Station Life

I was assigned the nightshift for the relief of the ship and had a day to adjust. We waved off the dayshift on their way to Halley in the two orange vehicles, the snocats, almost like monster trucks on caterpillars, which had come to meet us. Late afternoon I dressed in all my kit, cleared my room of the last 3 weeks and piled into the snocat ready to take me to my new home. Almost 3 hours and a very bumpy ride later we arrived at Halley in glorious sunshine. Like brightly coloured toy blocks placed in an endless white desert the station met us as the dayshift came to an end. We installed ourselves in our shared rooms and started our nocturnal work, mostly handling break bulk cargo and fuel drums.

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I’m very glad I got to ease into my new home during the calm of the nightshift, which was in fact light due to the 24h hour daylight. There were only a few of us on duty and I got to know my surroundings without the hustle and bustle of a full station. We had a lot of fun while working and even managed to relax with a movie between cargo runs. The work was physically very demanding after lounging around for 3 weeks, so I was glad I had done my daily workouts on the ship. I also experienced my first fire alarm at 4 am and the nightshift lot fiendishly smirked at the sleepy faces that met us en route to the muster. After the 12 h shift I tried to learn as much as I could from my predecessor, Celine, about my new role, but my brain had limited functionality with the huge information overload, hard work and long hours. After 10 days we could readjust to daytime and celebrate Xmas and New Year, as we had missed these occasions during relief. Life soon became shockingly normal on station as everyone busied themselves with all the summer jobs and the winterers started their job-specific handovers. Every Saturday morning the incoming winterers had training of some sort, including medical training, learning to use the breathing apparatus and fire equipment, drive the various vehicles and skidoos around base, as well as the procedures during fire alarms, musters, oil spills, and major incidents.

Once I was confident to do the daily met duties on my own we set up a rota with early and late shift, where someone would start with the 6 am observations, while the other would finish after the 9 pm ob. Even with dividing the workload we often worked long hours and weekends until more people were trained on met.

The constant daylight was wonderful, as it made you feel energised no matter what time of day it was and allowed plenty of time to do recreational activities outside with my new friends after work. I soon picked up cross country skiing, kiteskiing, skijouring (being pulled on skis or a snowboard behind a skidoo) and just sledging on the wind tails behind buildings was a lot of fun. There would be some energy left to socialise in the evenings, but often I ended up falling asleep. Sleeping was not an issue with the light, as I was so tired and with blackout blinds the rooms are surprisingly dark and comfortable.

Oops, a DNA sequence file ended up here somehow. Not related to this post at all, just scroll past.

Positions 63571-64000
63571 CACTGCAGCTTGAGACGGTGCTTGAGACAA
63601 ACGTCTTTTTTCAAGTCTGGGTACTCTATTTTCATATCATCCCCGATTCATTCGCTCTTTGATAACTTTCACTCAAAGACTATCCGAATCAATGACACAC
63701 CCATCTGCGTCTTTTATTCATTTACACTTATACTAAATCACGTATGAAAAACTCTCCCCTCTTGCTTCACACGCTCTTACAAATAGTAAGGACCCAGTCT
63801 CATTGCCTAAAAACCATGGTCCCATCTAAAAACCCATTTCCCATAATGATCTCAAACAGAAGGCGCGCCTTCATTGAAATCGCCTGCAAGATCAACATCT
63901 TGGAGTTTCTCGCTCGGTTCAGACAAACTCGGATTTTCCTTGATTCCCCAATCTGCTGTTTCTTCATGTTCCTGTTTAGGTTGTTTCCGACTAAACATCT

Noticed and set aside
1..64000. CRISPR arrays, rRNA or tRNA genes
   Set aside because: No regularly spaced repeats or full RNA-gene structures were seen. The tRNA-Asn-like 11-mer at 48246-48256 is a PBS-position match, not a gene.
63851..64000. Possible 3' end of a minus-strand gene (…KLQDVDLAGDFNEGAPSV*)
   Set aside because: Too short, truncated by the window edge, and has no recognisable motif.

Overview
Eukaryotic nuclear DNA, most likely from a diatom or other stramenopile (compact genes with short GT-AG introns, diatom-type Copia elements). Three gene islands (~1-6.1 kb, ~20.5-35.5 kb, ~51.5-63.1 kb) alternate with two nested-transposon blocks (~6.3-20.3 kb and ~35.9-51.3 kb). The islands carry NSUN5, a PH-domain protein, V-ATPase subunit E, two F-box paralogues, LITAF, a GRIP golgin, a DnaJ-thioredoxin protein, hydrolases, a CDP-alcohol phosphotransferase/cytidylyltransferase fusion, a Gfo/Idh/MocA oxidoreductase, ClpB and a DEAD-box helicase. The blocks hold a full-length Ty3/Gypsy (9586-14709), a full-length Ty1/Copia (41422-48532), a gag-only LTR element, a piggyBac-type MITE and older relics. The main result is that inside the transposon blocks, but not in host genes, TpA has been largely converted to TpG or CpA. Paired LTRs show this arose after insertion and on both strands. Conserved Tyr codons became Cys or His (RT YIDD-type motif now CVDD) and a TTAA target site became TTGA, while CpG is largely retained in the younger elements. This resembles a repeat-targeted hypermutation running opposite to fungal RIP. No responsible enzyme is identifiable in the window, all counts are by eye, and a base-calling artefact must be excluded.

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On Sundays when I wasn’t working I signed up for as many outings as possible to go and see features in the ice, visit the coast for some ice climbing or just ski offbase. Other times we would play football or rugby outside in the snow. If you had enough forward planning you could use the sauna once heated up and spend hours running in and out into the snow. Saturday evenings were smart dress occasions sometimes with themes, including Latin night, dancing Salsa, Burns night with Highland games and haggis, or just a lovely oriental themed dinner.

During the summer we also partook in some experiments such as sleep studies (that’s how I know I fell into deep sleep within 2 min of going to bed), but also training to fly and dock the Soyuz spacecraft using a simulator. A lot of these experiments have no or very few repeat studies and limited number of participants, so every little helps to advance our understanding of how the mind and body react to isolation, 24 light or darkness, as well as the level of practice needed to retain important skills after long periods of inactivity. One day when humankind lands on Mars I would love to have contributed to that achievement in some way.

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